Life in Estonia, part 1: quarantine


Four months. That’s how long I waited between submitting my application for the PhD studies until hearing back from the university. In the meantime, I have been living in my parent’s guest room, worked as a self-employed veterinarian in a colleague’s small animal practice, I have hiked a lot and run a half-marathon. I also successfully applied for a “Plan B job”.

And suddenly, everything happens very quickly. The university gives me the preliminary acceptance, I agree that I still want the position, the paper work goes through. “So when do you want me to start?” I ask my supervisor, trying to figure out how I want to move – by car, by plane, taking all of my stuff with me or not... “Well, when will you be here?”

So this is how it goes, all right. The infection rate in Germany has risen again, Lithuania is still closed for foreigners, so I can’t get to Estonia by car. I will also have to do a quarantine once I arrive. So I pack up my stuff – ten banana boxes, my suitcase and my old, trusted backpack. Surprisingly quickly, I find an ideal apartment. I book my plane ticket and have my belongings shipped. My mother organizes a surprise farewell party (that doesn’t really apply the Covid-19 safety rules…), then I adjust my mask and off I go. Exactly two weeks after the official confirmation that I have the job, I land in Tallinn. Everything is different from my last visit: I have to fill out documents, show my ID, and take a Corona test. The university has arranged contactless transportation for me, and late in the evening I move into my flat in the picturesque part of Tartu that is called Karlova. I order pizza that has to be dropped off in front of my door, become Facebook friends with my landlady, so that I will be able to communicate with her about rent and utilities, and then I wait again. If my test is negative, I have to stay here for one week, take a second test. If that is negative as well, I can start working.

So now I have seven days to unpack my suitcase, watch the dogs walking by in my street, and become a master in ordering take-out. Supermarkets deliver some stuff, my favorite vegan restaurant brings me delicious food, and a good old friend also brings me potatoes and a few other useful things. I have a kitchen, complete with fridge and oven, and I have a bed. I have only one tiny pot, one spoon, one fork, and one tea mug.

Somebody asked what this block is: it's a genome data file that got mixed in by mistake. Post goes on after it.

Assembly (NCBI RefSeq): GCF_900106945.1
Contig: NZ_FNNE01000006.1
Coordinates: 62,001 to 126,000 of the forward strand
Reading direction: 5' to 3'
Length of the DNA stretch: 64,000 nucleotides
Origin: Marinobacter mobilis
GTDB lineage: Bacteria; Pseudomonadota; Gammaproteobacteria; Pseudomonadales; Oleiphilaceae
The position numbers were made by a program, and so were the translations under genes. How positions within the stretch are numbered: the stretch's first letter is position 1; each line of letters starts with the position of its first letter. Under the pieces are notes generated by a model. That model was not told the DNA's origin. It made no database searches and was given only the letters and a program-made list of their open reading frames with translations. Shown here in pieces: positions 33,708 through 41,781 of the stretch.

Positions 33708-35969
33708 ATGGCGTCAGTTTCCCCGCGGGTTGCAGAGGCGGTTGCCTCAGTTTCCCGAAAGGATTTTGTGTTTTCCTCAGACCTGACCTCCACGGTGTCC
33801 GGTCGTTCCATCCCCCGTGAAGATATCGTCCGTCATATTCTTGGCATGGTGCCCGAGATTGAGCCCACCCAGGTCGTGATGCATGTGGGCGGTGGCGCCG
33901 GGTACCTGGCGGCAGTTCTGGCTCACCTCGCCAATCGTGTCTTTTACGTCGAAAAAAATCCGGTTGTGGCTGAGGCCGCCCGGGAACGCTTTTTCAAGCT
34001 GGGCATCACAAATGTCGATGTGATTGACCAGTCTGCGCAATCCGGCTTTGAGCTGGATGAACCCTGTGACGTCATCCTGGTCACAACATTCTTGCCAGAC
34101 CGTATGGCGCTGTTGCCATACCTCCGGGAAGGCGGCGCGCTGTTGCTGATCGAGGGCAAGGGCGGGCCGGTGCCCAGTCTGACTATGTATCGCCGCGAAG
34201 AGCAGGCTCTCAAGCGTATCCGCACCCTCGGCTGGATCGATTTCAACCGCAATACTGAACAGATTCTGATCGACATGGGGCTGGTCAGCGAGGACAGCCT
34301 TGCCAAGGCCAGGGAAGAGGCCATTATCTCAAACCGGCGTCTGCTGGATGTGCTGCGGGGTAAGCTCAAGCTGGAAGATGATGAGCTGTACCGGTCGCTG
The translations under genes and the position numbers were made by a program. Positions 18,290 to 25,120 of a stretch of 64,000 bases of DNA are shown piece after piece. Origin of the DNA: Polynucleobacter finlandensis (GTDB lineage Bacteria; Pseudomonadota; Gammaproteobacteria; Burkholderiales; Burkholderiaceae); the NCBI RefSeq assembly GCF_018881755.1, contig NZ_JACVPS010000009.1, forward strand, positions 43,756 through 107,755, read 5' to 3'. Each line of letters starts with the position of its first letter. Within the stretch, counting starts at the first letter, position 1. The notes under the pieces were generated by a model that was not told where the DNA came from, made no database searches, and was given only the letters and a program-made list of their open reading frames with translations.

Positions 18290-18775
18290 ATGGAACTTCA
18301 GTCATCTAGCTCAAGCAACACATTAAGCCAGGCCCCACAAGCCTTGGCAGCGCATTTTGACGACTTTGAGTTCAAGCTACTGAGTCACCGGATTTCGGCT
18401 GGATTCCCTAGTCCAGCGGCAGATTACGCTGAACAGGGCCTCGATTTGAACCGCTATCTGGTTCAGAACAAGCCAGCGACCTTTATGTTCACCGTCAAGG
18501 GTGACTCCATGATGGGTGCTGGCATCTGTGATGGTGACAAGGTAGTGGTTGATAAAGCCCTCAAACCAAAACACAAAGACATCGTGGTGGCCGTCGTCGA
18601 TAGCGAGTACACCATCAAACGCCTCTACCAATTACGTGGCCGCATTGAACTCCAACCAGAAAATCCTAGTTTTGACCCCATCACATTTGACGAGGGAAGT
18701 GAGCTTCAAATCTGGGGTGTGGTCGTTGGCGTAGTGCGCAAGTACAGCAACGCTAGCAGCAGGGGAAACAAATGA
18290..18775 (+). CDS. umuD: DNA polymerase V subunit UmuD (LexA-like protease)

It is an unusual beginning. On my first night in Tartu, I always go to the same bar and meet the same people. Not this time. I thought there would be enough to do during quarantine, but already after 22 hours, I start feeling lonely. And bored. No furniture, no internet, no utensils to cook with. So I get very familiar with the neighbors who have dogs, as I look out the window all day, I practice a lot of yoga, do workouts, read. Finally, I write a note no my neighbors asking for their Wi-Fi password. Only a few hours late, the neighbor from apartment number 6 knocks at my door. His network is named after the Estonian central party. So when my own internet is finally here, I name it “Rohelised” – the green party.

One week after the first test I have only sky above me for the first time: I am allowed to walk to the test center. It is now four years since I first walked these streets… Oh, the fresh air, not just through a window! Once again, I am reminded that Estonia ranks third in best European urban air quality.

The next morning, I get a text with the result: negative. I can go to work. My new life begins…



Beliebte Posts

Zwischen Palmen und Plastikmüll

Essentials for your Estonian accent - a not-so scientific approach to linguistics

The Second Year, part I: Conference